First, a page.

I've heard horror stories about lapbars popping up on some PTC trains, namely Thunder Run (only one I can remember right now). This makes me wonder, how is it that some PTC trains can have no seatbelts, namely Phoenix and Twister. Don't get me wrong, I love Knoebel's, and the very fast loading/unloading, but just how safe are they?
AE and Viper run with PTC trains, but Viper never had seatbelts, although I have heard that this year they are installing seatbelts on them. **It seems as if I was wrong, AE did at one point have seatbelts, but it didn't have seatbelts recently.** *** Edited 3/24/2004 2:35:50 AM UTC by Gamfan***
There has not been seatbelts on Viper, I know because I experienced a "lap bar malfunction" on that ride. Thankfully it was on a turn and not on the double dip, otherwise I proably would have been dead.
My dad had it happen to him on the Texas Giant, at the top of an airtime hill, thankfully either the seat belt stopped him or his own grip/legs under grab bar saved him; I cant remember if that one had seat belts.
Add me to the group that wants seat belts on PTCs.
Tonnerre de Zeus at Parc Asterix has no seatbelts.
Comet at Great Escape opened without seatbelts, but they came along when Premier bought the park I believe.
Talking about seatbelts... last summer, a guy claimed there was a lap bar failure on Monstre, at La Ronde (its runs Morgan trains, the single position lap bars), so the park added seatbelts to the bars... but not the riders!
Considering Phoenix has Single-position lapbars, not having a seatbelt is certainly an interesting experience. Anyone who has ridden will agree. I can't even begin to count how many times I've had my legs flat against the bottom of the lapbar. I'm not that small of a guy (5'9" 190lbs), so I can only imagine what it must be like for a 5-year old.
I'm very glad Phoenix has just a buzz bar and nothing else. For a 13 year old I'm not that big (5'3", 105), so I get a good feeling of ejection, and I love every second. It isn't like you need them on Twister since there isn't much air, but it always feels good to be "free" once in awhile..
I dont mind the seatbelts that much, you dont have to pull them as tight as they can possibly go on you and still be safe. If you just tighten the belts like you would in your car your butt will still come off the seat (your touch receptors cant distigush between 1 mm above the seat from 1 ft) but you will also be securely restrained.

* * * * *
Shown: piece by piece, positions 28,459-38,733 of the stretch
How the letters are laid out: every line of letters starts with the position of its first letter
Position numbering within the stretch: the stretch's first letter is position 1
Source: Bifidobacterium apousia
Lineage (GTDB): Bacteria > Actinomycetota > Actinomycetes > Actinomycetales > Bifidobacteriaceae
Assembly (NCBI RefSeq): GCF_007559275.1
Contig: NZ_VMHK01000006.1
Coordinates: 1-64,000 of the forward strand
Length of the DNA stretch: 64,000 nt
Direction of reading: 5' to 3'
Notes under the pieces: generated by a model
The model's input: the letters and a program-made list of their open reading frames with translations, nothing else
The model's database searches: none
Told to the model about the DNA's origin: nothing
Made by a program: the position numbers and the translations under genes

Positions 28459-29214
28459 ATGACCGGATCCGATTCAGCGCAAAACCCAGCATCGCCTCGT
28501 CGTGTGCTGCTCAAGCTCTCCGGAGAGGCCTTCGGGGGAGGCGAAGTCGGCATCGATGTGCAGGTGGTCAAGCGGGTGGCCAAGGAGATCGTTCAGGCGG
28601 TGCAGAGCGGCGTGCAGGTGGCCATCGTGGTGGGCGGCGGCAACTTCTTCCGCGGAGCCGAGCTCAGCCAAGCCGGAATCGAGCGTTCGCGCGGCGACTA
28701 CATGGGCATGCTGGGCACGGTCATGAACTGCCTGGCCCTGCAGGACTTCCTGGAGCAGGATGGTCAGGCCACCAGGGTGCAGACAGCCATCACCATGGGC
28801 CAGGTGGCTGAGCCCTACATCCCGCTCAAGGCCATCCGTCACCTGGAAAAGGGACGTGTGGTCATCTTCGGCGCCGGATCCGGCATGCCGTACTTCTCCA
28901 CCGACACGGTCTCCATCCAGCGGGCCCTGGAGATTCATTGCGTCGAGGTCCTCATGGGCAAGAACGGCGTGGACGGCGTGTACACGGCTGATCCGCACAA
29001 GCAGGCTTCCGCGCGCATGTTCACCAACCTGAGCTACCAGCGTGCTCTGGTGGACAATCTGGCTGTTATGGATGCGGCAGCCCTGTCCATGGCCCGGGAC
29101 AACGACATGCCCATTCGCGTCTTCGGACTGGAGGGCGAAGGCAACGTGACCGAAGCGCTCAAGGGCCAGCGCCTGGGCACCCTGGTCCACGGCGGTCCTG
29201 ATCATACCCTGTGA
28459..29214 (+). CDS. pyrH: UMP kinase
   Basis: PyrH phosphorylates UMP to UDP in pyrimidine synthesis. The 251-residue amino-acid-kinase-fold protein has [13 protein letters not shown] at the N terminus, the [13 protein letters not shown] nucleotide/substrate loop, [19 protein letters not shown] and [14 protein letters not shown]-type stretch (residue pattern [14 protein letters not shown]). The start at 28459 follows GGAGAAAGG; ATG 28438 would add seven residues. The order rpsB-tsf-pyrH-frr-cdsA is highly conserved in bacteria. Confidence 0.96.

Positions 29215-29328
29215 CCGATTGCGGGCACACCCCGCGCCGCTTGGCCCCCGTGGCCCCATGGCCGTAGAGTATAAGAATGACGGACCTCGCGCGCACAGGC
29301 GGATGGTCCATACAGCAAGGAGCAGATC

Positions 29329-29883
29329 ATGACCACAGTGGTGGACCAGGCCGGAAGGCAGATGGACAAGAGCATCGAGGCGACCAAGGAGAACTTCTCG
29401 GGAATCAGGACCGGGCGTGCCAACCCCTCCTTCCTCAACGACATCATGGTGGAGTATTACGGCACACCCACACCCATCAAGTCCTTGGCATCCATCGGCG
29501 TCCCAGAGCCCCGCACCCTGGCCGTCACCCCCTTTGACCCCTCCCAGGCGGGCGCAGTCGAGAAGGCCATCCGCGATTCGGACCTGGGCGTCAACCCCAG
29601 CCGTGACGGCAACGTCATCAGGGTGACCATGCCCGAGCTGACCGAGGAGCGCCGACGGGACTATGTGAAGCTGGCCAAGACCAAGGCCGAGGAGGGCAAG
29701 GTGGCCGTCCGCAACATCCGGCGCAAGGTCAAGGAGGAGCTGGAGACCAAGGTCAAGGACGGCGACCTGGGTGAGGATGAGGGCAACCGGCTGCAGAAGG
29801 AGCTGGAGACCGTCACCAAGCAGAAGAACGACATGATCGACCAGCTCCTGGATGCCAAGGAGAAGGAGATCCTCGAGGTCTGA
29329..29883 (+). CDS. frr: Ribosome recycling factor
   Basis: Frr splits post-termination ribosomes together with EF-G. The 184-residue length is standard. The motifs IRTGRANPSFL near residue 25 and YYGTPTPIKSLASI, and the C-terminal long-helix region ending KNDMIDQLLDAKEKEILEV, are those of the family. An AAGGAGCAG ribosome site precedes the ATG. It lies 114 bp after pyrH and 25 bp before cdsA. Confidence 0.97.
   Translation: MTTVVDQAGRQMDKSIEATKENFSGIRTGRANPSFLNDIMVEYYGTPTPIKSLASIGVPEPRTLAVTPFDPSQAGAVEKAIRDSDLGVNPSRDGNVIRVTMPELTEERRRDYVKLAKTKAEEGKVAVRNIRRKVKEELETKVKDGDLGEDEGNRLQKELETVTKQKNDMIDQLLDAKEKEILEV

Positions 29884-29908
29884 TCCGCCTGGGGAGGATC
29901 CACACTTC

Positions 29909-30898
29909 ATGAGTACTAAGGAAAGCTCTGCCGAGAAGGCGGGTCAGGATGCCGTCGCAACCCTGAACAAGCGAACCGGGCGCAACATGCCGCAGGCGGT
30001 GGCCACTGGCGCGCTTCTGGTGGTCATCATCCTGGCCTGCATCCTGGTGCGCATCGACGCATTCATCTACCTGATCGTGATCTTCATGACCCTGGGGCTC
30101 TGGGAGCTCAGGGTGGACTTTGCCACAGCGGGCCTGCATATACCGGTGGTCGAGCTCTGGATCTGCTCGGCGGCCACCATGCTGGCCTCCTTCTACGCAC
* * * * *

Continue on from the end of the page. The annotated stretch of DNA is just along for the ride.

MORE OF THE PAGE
Look at ToT those seatbelts are self tightening but I have never heard anyone complain about them cutting back on your air, what matters is how your stomach feels and as long as you get that wonderful tingle you wont hear a complaint out of me.
Let's not forget coasters that have NO restraints at all. The Roller Coaster at Blackpool only has a small grab rail to hold on to. Okay, there isn't very much airtime, but you could still fall out if you stood up.
Before the early 80's, the Grand National had no restraints at all, other than a horses pony tail to hold on to, and that ride has some massive ejector airtime, especially since back then it has an extra car.
Also, I remember an article about Perilous Plunge, if the woman had been holding on, she wouldn't have fallen out.
If people held on whilst riding there probably wouldn't be any need for restraints on woodies at all, except SOB.
Will someone kindly explain to me where all the "airtime" is on The Beast. I've been riding that coaster for years, and I can't figure out where it all is. But I keep hearing about all this "airtime" on the ride. (I'm just trying to understand) *** Edited 3/24/2004 1:04:14 PM UTC by Thrillerman***
Thing is, you can't RELY on people holding on to stay in the car. What if someone passes out, or isn't paying attention and releases their grip?
Roller Coaster at Blackpool may not have restraints, but they're also not needed if you're just riding, holding on or not. "Personal rider responsibility" goes a lot farther in Europe than it does in America, and if a rider misbehaves (ie stands up or does something else equally stupid), the park won't be held liable. Here, the attitiude unfortunately is "Yes, he was a dumbass, but you still should have prevented him from being able to..."
I prefer having seatbelts, actually. Enthusiast crybabies could learn something by actually pulling them tight and seeing what happens. I've learned that a tight belt doesn't reduce air at all. It in fact gives you all the float, only it's a soft, flexible object that conforms to your shape to hold you in, compared to a hard, rigid object that does little more than bruise you after a few rides (see: The Legend).
I would feel more comfortable with Viper if it had belts. That's one of only a few coasters I will hold on to the assist bar the entire way through.
I didn't know Phoenix has only buzzbars and no seatbelts. I realize that stronger safety measures are required these days, and I honestly don't mind seat belts at all, but I do miss the days of single buzzbars. It's hard to imagine now, but I remember riding Grizzly and Rebel Yell before they had seatbelts, seat dividers, and even headrests. The trains on Kennywood's Thunderbolt are still this way, and of course those that have ridden it know that the park does not allow single riders due to the lack of seatbelts and dividers, and the extreme laterals the coaster produces. Has Thunderbolt always required two riders per seat, or is this a relatively recent thing? Does Knoebels also have this requirement on Phoenix? I really do need to get up there this year.
As far as I can tell Rebel yell & Grizzly don't have lap belts & never did...although from what I hear about Carowinds adding the belts to Hurler I don't think it'll be too much longer before PKD follows suit.